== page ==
Connecting with other professionals is very important. Networking is essential for any profession, especially at the beginning of a career.
Participating in UX Design communities allows you to exchange ideas and experiences with those who have been or are going through the same situation as you. Besides, it is quite common for job opportunities to be advertised within the communities.
In the communities, getting a mentor who can help you at the beginning of your career is common.
Aela has a community for MID students. It's amazing the exchange of experiences, ideas and partnerships that exists there. Our mentors also participate actively, which makes for a lot of learning and knowledge as well.
8) Learn, study and learn some more
The path to starting a career in UX Design is not easy, and there is no saying otherwise. But it is not impossible.
One tip that can be more of a tug at reality is: there are no shortcuts.
You have to be dedicated and have determination. So study hard! Consume a lot of content. Easy access to information allows you to get good sources of learning and knowledge. Therefore, costs and investments are no longer an excuse for you not to study.
Furthermore, watch lectures and read books about design processes and methods. In addition to searching for free content, a great source of learning about UX and building your portfolio comes from courses, such as our Mastering Interface Design (MID) program.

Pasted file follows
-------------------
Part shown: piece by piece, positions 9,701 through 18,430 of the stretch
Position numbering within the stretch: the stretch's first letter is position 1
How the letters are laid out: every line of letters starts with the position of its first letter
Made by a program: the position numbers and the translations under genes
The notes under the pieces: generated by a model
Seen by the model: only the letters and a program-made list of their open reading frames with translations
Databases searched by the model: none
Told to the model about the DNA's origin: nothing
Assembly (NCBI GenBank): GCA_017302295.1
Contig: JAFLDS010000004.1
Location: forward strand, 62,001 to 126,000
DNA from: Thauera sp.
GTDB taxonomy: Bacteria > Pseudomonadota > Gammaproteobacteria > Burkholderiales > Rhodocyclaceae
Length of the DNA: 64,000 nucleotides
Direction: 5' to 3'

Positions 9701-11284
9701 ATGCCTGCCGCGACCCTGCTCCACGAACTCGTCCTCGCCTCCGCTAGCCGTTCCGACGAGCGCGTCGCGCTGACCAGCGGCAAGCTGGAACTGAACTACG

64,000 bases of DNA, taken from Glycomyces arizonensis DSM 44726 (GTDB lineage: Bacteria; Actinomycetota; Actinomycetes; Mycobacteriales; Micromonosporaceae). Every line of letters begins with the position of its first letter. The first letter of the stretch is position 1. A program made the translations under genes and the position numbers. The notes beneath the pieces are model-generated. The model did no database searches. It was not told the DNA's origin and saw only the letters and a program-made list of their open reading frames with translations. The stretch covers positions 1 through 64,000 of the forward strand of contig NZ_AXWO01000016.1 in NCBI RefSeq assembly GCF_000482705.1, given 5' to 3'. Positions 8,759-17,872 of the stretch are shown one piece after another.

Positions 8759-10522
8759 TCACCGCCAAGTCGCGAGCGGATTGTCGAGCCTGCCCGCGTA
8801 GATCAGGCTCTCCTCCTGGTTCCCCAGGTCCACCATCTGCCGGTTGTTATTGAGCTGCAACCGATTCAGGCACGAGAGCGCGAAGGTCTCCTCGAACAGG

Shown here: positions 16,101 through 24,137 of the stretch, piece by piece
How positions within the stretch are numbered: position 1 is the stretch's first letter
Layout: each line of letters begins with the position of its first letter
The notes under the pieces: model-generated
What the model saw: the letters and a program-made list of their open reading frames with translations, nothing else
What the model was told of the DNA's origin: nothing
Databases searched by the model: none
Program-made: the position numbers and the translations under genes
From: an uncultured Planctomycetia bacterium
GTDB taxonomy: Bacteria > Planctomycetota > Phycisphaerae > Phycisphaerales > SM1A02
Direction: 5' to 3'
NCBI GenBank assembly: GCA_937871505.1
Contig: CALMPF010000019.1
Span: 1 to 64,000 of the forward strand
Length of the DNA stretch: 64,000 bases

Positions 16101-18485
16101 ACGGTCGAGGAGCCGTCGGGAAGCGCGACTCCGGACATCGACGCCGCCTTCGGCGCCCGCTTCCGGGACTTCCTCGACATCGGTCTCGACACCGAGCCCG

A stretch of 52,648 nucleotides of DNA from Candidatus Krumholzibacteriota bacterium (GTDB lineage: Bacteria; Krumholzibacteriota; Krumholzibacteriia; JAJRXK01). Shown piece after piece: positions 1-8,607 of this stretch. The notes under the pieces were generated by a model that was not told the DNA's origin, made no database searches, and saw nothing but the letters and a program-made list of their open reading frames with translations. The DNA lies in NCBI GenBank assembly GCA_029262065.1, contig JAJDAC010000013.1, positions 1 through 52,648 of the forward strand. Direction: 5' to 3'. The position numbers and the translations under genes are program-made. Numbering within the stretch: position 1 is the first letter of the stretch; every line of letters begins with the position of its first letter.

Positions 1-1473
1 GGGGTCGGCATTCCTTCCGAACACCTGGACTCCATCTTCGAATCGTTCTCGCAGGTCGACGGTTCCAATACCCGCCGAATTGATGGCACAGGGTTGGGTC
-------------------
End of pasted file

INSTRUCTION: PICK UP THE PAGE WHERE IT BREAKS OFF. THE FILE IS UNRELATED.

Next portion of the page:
9) Learn about the MID program
A course is a great source of knowledge and learning for starting your UX design career.
We know there are several difficulties when it comes to choosing a course or even if it is necessary to go to college to pivot to UX Design.
With this and many other factors in mind – such as lack of practical knowledge, outdated curriculum, inflexible course load, and high financial investment – we created the Mastering Interface Design program.
This course aims to address the deficiencies and difficulties people encounter when pivoting to UX, which often makes it impossible for them to get the knowledge and practice needed to achieve their career goals.
Our mentors have international careers and follow up with each student, guiding them in the best way to execute each project proposed per level of the program.
This approach ensures that the students really apply the knowledge acquired in each level of the course and enables them to build a portfolio focused on UX.
Or, if you prefer, send us a message!
Check out what our students say about the MID program:
"The classes are great. There are a lot of projects throughout the course and you get to feel your own evolution through these projects. I think the requirement is also very good, because we are trained to detail our portfolio as much as possible, which is essential in UX/UI Design. For anyone pivoting to this area, I recommend doing it!" Daniel Hidelbrant
"The most important thing is to find a course like MID. It will help you better understand the concepts and develop projects that you can use as a portfolio to pursue job opportunities." Diego Crovador
"About the MID, in the beginning I didn't know anything about UX. I started from scratch and the course helped me a lot. From the software part, the attitude of thinking about the user, what you are doing and why you are doing it. That's what saved me in Dublin. I think without it, I wouldn't have gotten even the first opportunity." Inis Leahy
"I found MID program and it broadened my horizons, improved my concepts, how I develop methods and processes." Neudson Costa.
Making a career change is not easy. But we hope these tips have helped you and enlightened your path to UX design.